I have been freelancing most of my life, but until April 2003 I did it as a side gig while gainfully employed. My initial attempts to freelance full-time came after job losses, and, unable to generate sufficient income as a freelancer, I soon returned to full-time employment.
Writing short fiction, essays, and fillers allowed me to avoid the parts of freelancing at which I was least successful. I could generate copy and allow it to sell itself when discovered in editorial slush piles. Alas, that method produces highly erratic income.
My current run as a full-time freelancer began, as before, with job loss. I did not, initially, consider freelancing as an option, and I prepared my resume intending to seek full-time employment. Within a week, though, the publisher of a monthly newspaper offered me a steady, long-term freelance editing gig that would pay approximately half what my previous employer paid for full-time work.
I took the gig—which lasted almost 15 years—and I dove into freelancing, seeking one-off gigs to make up the income difference.
Three months later, the publisher of a regional consumer magazine offered me a steady, long-term freelance editing gig. I took the gig, which, 16-plus years later, continues.
Even with steady income from two clients, I continued seeking one-off gigs, and that led me to a professional orchestra, where I began, in September 2005, a steady, long-term gig creating advertising and promotional material.
With three steady clients generating more income than I had earned from my previous full-time employment (though sans benefits), I stopped seeking one-off gigs.
I applied the concept of repeat clients providing steady income to my fiction production as well, and I concentrated on producing short stories for a small group of publications that, between them, published several of my stories each month.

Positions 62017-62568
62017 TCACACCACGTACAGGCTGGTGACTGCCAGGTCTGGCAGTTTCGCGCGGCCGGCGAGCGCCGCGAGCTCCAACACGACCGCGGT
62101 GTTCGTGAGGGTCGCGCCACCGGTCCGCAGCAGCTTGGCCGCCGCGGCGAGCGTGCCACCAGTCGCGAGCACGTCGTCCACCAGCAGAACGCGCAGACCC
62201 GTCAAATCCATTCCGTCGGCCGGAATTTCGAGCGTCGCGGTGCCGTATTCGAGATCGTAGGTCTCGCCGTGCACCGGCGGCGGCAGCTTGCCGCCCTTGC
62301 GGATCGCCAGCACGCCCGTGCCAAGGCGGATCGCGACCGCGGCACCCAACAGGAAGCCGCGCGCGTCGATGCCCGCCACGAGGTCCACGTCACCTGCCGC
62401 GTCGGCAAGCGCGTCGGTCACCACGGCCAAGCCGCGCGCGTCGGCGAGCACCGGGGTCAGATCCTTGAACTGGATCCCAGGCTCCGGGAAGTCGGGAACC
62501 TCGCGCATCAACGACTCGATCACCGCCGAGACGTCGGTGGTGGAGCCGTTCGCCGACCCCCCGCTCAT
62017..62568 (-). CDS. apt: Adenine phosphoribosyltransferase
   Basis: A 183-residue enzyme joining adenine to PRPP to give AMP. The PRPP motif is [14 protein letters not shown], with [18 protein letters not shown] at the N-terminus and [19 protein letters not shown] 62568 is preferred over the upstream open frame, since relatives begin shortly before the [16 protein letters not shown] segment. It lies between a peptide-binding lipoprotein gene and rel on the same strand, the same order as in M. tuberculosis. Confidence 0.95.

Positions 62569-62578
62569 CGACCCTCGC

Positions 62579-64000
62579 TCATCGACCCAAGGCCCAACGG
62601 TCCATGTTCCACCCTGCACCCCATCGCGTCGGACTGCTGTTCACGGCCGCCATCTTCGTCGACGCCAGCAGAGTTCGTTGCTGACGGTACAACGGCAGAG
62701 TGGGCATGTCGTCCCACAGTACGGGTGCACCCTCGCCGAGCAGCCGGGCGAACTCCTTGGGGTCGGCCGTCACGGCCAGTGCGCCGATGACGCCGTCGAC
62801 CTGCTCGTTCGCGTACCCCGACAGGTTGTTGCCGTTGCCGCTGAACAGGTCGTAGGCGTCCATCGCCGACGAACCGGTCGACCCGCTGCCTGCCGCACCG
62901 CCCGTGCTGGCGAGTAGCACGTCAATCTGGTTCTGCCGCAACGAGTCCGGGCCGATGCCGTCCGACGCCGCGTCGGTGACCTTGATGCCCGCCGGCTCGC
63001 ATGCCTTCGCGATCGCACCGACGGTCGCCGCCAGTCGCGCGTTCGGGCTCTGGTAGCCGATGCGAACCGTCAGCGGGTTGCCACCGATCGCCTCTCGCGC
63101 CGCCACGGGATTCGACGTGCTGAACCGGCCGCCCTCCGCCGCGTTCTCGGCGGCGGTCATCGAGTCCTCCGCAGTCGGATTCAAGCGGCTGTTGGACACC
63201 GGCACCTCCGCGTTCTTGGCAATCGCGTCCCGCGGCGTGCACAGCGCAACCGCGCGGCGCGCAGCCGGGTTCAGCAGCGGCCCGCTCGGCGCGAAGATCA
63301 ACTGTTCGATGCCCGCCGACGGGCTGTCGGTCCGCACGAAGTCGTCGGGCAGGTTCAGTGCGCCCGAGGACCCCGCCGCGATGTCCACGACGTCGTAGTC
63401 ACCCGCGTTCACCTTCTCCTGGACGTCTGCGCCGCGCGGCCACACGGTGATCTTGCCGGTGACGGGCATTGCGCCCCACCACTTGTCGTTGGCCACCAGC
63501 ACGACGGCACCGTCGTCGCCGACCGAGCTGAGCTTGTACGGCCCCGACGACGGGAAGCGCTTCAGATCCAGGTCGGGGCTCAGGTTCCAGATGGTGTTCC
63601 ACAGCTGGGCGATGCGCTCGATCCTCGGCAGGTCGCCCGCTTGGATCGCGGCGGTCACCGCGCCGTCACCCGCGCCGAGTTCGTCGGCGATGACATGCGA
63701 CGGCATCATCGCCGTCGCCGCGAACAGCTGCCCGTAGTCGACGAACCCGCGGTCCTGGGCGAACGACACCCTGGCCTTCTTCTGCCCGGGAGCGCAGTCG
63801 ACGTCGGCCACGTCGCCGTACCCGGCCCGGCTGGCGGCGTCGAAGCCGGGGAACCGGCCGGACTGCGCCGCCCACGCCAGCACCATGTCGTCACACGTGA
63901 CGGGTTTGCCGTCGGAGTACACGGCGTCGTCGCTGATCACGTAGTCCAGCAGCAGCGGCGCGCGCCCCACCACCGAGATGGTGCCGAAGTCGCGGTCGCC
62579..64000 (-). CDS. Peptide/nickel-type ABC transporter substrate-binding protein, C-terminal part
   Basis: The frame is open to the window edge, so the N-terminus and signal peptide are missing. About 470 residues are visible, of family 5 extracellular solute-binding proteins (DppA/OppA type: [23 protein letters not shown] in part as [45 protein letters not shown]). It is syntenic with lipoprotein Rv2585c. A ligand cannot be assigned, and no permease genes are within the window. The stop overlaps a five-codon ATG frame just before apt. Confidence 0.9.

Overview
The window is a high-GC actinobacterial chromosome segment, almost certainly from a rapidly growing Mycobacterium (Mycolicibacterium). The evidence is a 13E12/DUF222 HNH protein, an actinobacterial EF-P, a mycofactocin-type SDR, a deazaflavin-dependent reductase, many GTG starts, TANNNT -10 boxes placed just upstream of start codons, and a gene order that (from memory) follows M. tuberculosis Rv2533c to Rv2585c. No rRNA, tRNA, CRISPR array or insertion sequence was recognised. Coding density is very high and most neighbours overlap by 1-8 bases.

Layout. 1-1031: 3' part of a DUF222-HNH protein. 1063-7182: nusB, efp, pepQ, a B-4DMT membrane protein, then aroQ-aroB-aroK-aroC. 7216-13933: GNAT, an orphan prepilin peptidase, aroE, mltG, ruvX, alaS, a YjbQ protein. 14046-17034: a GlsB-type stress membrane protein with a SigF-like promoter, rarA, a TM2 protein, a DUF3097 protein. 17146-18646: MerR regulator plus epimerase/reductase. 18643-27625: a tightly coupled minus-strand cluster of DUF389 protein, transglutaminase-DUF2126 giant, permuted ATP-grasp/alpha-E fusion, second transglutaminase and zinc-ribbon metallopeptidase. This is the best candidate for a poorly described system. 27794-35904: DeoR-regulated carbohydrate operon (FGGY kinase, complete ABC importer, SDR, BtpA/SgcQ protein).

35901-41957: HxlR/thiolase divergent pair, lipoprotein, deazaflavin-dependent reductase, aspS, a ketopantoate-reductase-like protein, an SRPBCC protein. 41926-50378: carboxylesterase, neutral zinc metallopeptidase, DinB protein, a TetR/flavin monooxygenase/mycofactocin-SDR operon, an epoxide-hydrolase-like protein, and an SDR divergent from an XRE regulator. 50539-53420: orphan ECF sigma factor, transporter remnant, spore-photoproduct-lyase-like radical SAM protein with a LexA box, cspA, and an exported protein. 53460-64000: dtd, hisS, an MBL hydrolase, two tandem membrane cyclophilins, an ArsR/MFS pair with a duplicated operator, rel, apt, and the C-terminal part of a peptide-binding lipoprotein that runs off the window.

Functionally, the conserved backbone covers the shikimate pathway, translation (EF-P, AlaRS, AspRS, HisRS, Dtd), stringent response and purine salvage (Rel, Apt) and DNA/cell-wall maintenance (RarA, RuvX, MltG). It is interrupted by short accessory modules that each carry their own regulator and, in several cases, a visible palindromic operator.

Each of my income streams requires different, though related, skills, and it is this combination of skills that allows me to continue freelancing.
Writing fiction is my first love, and the ability to create publishable short stories provides my favorite income stream.
The other income streams include:
Writing essays and various forms of non-fiction.
Copywriting (creating advertising and promotional material).
Editing (selecting work for publication) and copyediting (correcting spelling, punctuation, and grammar).
Layout/design/typesetting, most often in combination with the other skills.
I trained as a typographer when I was younger, and I maintained many of those skills as printing and publishing transitioned to desktop publishing. So, not only do I copyedit the articles published in the consumer magazine, I also design and layout the pages, and prepare print-ready files for the printing company. The same with the orchestra’s advertising and promotional material. I not only write the magazine and newspaper ads, I also design them and submit print-ready files to the various publications in which they appear.
This combination of skills allows me to take on projects that I might otherwise avoid, and I’ve learned that a diverse set of skills opens up a wide range of opportunities.
Prior to my latest venture into freelancing, my experience was almost entirely with print media—newspapers, magazines, brochures, flyers, and all manner of other things that are produced on printing presses. During the past several years, my creative world has expanded. I’ve edited electronic newsletters (one of which I’ve produced every week since April 26, 2006), I’ve written or written for websites, and I’ve written radio and television commercials.
Though I didn’t actively seek out most of these opportunities, none of them would have come my way had I not been open to them.
Throughout all of this, I have continued to write and edit fiction.
While I enjoy all that I do, my first love always has been, and likely always will be, telling stories. So, whenever I find the volume of work skewed too far from what I most love, I seek ways to bring everything back into balance.
Before I wrap this all up, I must make a few observations:
Somewhere over the years, I stopped freelancing for the orchestra and became a part-time employee. Yet, because I work about 60 hours a week, I’m still a full-time freelancer—a full-time freelancer with a part-time job.
A freelancer’s life is not for everyone. Despite having a few steady clients, the income can be wildly erratic and things many people take for granted—health insurance, sick leave, vacation time—a freelancer just can’t.
So, the lessons:
1. Find and nurture repeat clients.
2. Market your entire skillset.
3. Expand your abilities in multiple directions.
4. Continue doing what you love.
I don’t think I will ever return to a full-time job. At 62, though, the likelihood of being offered a full-time position as anything other than a Walmart greeter is slim, and that’s fine with me.
The first season of Guns + Tacos is now available in two handsome paperbacks: